Ga. (CNS) -- The Adopt-A-Cop ministry of Our Lady of the Assumption Church in
Brookhaven, launched in late February, is helping parishioners forge
relationships with local law enforcement.
ministry has grown by leaps and bounds as 144 parish families have adopted 54
employees of the Brookhaven Police Department, which has 65 sworn police
Stephens, parish communications director, gives credit to the Holy Spirit for
the program's success.
winter, Deacon Ed Patterson approached her about starting the ministry in
support of Brookhaven officers after learning about it from a deacon friend.
sounded like a great idea. I was always raised to respect police," said
Stephens told The Georgia Bulletin, newspaper of the Archdiocese of Atlanta.
didn't expect to be deeply involved but accompanied the deacon to an inquiry meeting
with Brookhaven Deputy Chief Juan Grullon and Sgt. Jake Kissel of the Support
went in thinking the program would consist of sending notes of
and praying for officers. She said the chief and sergeant had more in
mind, wanting "to get to know the men and women of the department."
"They wanted us to have a relationship with them, to build
community," Stephens said. "I was so impressed with both officers that when we got back into Deacon
Ed's car, I told him, 'I want to run this.'"
assured them they were not trying to evangelize but to express thanks.
was thinking it was going to be a hard sell," she said.
parish ministry serves as the Brookhaven and Chamblee chapter of the national
Adopt-A-Cop organization, started in 1998 by a police chaplain.
the parish has expanded on the program of prayer encouraged by the national
kind of went rogue," joked Stephens.
and co-leader Sarah Cash developed surveys for officers to complete about their
hobbies, birthdays, favorite restaurants and foods, and interests.
deputy chief supported that effort but warned her law enforcement officers are
a private bunch and not to expect much. To the surprise of both sides, officers
enjoyed filling out the surveys.
community has learned much about those who protect them and the stress of the
has been the amazing part, getting a glimpse of what their lives are like,"
said Stephens. "It's hard on their families and on them."
of the officers commute from outside the Brookhaven area and don't spend a lot
of time socially with co-workers. Brookhaven, in suburban Atlanta,
became a city with its own police force in 2012.
Adopt-A-Cop ministry has given officers something in common as they show off
notes of support and talk about eating out with their adoptive families.
participating family received a packet of information about ways to support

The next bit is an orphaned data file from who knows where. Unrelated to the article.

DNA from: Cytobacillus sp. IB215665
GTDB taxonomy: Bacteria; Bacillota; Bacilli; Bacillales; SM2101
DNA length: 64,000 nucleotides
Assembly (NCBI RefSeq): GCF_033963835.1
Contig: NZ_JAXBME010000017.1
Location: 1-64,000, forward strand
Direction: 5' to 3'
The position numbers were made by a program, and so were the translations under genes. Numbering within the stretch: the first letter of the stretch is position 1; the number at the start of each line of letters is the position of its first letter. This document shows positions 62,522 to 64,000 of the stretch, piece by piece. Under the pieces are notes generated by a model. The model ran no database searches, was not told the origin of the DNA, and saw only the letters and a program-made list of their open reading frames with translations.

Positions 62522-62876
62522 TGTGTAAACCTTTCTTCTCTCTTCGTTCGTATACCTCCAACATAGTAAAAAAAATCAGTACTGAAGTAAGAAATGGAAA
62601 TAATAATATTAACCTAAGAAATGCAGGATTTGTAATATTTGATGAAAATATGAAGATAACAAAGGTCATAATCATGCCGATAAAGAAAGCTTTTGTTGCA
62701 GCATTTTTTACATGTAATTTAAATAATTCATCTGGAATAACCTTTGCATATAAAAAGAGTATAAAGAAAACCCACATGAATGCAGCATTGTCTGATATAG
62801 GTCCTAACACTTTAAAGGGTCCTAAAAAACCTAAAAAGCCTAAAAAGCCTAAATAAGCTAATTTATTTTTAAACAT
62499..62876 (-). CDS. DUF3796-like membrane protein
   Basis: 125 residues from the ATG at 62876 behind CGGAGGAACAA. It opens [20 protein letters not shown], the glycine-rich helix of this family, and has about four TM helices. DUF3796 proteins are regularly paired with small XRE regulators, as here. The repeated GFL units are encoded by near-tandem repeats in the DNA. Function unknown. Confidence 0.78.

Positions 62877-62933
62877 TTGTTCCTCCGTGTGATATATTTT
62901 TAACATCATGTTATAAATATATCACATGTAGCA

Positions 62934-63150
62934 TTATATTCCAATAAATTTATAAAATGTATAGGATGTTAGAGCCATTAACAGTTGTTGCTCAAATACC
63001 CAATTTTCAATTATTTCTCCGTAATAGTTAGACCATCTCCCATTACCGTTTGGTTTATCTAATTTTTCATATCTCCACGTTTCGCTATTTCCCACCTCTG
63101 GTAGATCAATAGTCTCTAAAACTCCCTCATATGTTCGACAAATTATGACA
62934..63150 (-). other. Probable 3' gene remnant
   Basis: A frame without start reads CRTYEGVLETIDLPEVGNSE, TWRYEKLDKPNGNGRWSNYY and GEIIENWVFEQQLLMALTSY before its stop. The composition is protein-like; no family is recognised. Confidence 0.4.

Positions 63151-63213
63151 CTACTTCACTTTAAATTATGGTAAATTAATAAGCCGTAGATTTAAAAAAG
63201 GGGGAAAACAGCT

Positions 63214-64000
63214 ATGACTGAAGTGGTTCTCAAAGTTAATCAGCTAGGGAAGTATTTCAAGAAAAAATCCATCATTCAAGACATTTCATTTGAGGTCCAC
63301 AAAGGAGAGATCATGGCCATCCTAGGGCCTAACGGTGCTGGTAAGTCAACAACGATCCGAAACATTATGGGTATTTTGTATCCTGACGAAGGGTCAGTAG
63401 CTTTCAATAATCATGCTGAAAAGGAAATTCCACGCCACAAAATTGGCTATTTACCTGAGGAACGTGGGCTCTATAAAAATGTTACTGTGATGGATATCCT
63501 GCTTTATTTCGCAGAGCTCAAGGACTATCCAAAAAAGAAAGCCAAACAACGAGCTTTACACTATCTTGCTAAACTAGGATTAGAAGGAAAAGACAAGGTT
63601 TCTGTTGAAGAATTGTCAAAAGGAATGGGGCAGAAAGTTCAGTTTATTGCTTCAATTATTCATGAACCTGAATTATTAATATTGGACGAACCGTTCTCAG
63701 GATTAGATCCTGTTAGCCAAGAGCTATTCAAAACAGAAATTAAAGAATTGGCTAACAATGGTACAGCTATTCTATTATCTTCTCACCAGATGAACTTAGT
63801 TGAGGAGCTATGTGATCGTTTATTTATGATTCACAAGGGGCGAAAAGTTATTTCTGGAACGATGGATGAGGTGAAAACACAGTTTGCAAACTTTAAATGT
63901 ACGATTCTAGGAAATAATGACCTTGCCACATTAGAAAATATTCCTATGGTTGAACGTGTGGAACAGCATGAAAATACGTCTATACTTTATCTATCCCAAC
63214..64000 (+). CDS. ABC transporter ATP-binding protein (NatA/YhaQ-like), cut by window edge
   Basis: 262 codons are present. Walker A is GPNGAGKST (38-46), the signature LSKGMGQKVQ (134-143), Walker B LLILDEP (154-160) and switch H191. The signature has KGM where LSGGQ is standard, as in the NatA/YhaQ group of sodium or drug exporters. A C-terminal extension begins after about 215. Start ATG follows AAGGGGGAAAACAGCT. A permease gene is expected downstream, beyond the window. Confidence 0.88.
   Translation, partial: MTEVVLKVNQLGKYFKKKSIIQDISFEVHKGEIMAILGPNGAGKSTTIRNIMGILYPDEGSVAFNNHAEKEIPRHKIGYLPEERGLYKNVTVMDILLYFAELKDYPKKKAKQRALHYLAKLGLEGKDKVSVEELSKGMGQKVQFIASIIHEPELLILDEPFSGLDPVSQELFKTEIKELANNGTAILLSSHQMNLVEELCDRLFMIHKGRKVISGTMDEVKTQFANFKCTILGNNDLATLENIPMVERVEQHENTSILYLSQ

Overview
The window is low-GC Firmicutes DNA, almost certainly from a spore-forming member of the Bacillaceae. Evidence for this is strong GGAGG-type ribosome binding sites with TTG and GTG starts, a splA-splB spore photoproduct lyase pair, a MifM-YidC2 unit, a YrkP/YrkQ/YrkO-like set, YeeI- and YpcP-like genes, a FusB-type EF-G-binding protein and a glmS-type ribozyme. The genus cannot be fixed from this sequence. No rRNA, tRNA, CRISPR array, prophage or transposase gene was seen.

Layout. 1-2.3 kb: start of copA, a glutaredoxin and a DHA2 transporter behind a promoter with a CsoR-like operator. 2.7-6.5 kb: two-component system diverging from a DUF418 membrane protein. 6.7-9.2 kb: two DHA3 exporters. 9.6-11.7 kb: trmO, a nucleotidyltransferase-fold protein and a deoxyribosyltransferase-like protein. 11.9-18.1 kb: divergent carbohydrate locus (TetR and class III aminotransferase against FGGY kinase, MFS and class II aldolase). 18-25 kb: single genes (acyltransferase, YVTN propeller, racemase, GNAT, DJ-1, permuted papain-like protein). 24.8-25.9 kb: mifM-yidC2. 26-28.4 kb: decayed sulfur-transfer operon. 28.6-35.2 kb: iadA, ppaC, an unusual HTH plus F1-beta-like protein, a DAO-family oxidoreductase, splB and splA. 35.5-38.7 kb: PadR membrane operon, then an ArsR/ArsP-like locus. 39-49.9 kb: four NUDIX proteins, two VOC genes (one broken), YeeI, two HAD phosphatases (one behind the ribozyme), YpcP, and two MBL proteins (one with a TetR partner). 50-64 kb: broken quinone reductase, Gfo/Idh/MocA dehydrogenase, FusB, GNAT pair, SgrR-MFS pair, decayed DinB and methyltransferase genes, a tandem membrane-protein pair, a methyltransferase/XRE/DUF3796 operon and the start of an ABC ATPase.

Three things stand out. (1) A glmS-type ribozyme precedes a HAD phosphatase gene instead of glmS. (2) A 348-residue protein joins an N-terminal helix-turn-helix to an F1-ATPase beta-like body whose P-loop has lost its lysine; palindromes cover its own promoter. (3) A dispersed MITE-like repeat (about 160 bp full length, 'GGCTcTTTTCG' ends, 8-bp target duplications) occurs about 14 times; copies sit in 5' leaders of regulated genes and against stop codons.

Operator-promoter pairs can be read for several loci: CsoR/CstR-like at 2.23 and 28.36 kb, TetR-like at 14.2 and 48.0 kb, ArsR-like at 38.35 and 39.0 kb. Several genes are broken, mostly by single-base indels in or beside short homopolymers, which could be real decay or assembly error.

their cop. The level of interaction depends on the officer's level of comfort.
Kissel was open to the program, he admitted an apprehension. He thought it
would fail. The sergeant was surprised how officers reacted and of the
willingness on both sides to build connection.
see that it's going both ways, it's shocking," said Kissel. "I think it speaks
well of Brookhaven. To have that bond with our citizens, it's something I've
never seen before."
a parish ministry, each grade of Our Lady of Assumption School and the
preschool also adopted officers. The youth group is participating. Other
ministries, including the Society of St. Vincent de Paul Society, Loaves and
Fishes, Stephen Ministry and Knights of Columbus, have lent support.
community has embraced the department. It's really mind-boggling what this
ministry has done," said Stephens.
people drop off baked goods or cards at the department, the officers come out
to say hello. "It's like one big happy family. That's what I want to put out
there," said Stephens.
friend of Stephens wanted to participate but was fearful about what to say to a
police officer. "They're just real people," Stephens assured her.
Holy Spirit has moved through this program," she said.
you hug an officer, it's impossible to miss the bulk of their bulletproof vests,
people are here to serve and protect," she said. "They have to go out every day
for my benefit." An increasing number of emails from officers ask for prayers
for them or loved ones, she said.
are receiving so many cards that the city manager wants to make a book
compiling them. It helps officers remember, "This is why you were called to
wear this uniform," he said.
sergeant and Officer David Fikes visited the classroom of fifth-grade teacher
Kathy Berg Sept. 14 to answer students' questions. Fikes let the children visit
with his K-9, a Belgian Malinois named Dano.
talked about storm recovery and police gadgets and showed his bulletproof vest
to students. He told them he had never had to use his gun in the line of duty.
police officer's job is really about presence, he told the class.
drive all day. That's our job," he said. "We're out and about."
a story about police officers and comparing them to sheepdogs," Kissel told
students. "You're our sheep."
Devassy, 10, enjoyed the visit to his class.
really like the Adopt-A-Cop organization," said Vijay. Since the class adopted
a cop, when he sees an officer out in public, "I try and say thank you," he
wrote participating families to thank them for their generosity and creativity
in adopting members of the police force. She shared the words of officers,
including Cpl. Tom Martin and Officer Maria Jones.
church has been so nice. In my 24 years of being in law enforcement, I have
never experienced the care and love you guys all show," wrote Martin. "I enjoy
working in Brookhaven and I have worked in some violent places in my career."
believe I speak for all the men and women in blue when I say we appreciate
people like you and your church. I appreciate great citizens who are concerned
for our well-being, so we can make our communities all a safer place," Jones